The report and third reading in the House of Commons for the Tenant Fee Ban Bill was held on the afternoon of the 05 September 2018. The full transcript of the proceedings can be read at:

However, to make it easy we have read it through and highlight what we consider to be the main points, positive or negative.

Amendment 5 prohibits there being another agreement, outside the tenancy, for tenants to pay fees. This will stop agents not having a charge in the tenancy but in a side agreement. As a fee “in connection with” (as per the new definition) the tenancy it was probably not allowed anyway but they have very clearly shut this down.

We have always said that the original drafts banned relocation agents from charging fees. Amendment 7 confirms relocation agents are not intended to be covered by the legislation. It will be acceptable to charge tenants for finding a property, but only if you are not also paid by the landlord.

The original drafting in Schedule 1 para 4 sub para (3) only allowed for the landlord to charge for default payments. Amendment 27 allows for the costs of the agent if the tenant is in default, not just the landlord.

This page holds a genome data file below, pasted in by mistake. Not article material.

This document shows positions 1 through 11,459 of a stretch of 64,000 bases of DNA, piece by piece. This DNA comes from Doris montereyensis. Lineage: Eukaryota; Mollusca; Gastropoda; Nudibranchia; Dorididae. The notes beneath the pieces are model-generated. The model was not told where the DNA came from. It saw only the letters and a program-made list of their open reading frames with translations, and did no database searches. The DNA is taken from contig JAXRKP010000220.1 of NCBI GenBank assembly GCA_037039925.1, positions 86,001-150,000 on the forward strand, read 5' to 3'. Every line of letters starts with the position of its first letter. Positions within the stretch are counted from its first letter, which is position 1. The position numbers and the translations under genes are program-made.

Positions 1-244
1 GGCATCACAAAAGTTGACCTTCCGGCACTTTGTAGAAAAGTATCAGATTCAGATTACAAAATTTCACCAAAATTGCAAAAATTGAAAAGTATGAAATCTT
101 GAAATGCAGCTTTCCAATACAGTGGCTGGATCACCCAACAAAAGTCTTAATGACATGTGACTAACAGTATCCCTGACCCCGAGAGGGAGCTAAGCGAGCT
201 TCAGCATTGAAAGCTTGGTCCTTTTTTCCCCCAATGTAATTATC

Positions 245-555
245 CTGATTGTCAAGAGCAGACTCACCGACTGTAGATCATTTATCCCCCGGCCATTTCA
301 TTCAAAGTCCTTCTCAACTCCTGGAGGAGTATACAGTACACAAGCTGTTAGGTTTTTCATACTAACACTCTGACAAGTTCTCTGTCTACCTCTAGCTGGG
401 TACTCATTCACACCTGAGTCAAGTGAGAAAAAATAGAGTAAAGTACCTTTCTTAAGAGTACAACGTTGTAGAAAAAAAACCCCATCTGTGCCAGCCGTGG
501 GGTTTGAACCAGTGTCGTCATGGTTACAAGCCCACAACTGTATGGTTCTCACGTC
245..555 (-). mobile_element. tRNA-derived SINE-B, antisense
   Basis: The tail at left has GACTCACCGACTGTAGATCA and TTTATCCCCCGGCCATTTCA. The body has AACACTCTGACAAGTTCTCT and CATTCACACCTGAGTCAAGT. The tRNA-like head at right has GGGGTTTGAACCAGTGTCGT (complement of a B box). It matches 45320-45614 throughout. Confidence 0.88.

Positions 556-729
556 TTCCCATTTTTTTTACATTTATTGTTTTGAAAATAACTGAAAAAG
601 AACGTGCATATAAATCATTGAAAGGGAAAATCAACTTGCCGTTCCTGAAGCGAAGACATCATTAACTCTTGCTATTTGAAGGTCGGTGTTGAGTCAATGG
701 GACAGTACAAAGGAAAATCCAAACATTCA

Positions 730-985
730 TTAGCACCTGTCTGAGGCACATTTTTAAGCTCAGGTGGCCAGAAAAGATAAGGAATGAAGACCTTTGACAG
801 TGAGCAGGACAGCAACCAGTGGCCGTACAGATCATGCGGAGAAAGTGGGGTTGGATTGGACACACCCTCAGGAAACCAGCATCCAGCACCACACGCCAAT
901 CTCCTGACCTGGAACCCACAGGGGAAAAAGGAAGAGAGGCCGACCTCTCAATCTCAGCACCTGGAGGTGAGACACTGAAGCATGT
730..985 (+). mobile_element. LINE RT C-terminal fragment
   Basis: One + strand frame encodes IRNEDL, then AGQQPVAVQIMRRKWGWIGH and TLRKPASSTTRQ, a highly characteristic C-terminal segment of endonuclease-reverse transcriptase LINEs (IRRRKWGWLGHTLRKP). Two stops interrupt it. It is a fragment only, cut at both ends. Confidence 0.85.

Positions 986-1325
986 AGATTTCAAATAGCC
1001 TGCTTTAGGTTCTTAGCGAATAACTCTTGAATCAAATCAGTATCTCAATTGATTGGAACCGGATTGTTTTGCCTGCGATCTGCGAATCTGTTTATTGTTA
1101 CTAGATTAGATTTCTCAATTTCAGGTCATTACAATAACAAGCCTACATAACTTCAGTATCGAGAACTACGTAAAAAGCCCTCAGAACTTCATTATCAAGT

Where costs for default are being sort by the landlord or agent amendment 28 requires the production of invoices for charging tenants in default. This is to try and stop charges being raised without justification and makes it easier for the tenant to challenge if the charges are “reasonable”.

Amendments 24, 25, 29 and 42 make changes to parts of the legislation to confirm it is OK for a relevant person (someone acting on behalf of the tenant) to pay money to the landlord or agent in lieu of the tenant, for example the rent, without it being a prohibited payment.

The original draft of the legislation required that an unlawful payment ordered to be repaid, had to be repaid within up to 28 days. This amendment cuts that time to an expectation of normally being 7 days and exceptional up to a maximum of 14 days.

Amendments 9, 10, 12, 18, 19 and 43 deal with where a payment is due to be refunded to the tenant. What this requires is that the landlord or agent must get the tenant’s AGREEMENT about how it is refunded. For example, the holding deposit, it is normal for this to be transferred to the rent or tenancy deposit, under this proposal the tenant will have to agree to that and will have the ability to insist it is refunded. It might be a smart move to include this agreement in the application form. Other monies may be a little more difficult to deal with. For example, if a tenant leaves on property with a surplus you will need to have the tenant’s consent to use that surplus towards their next property.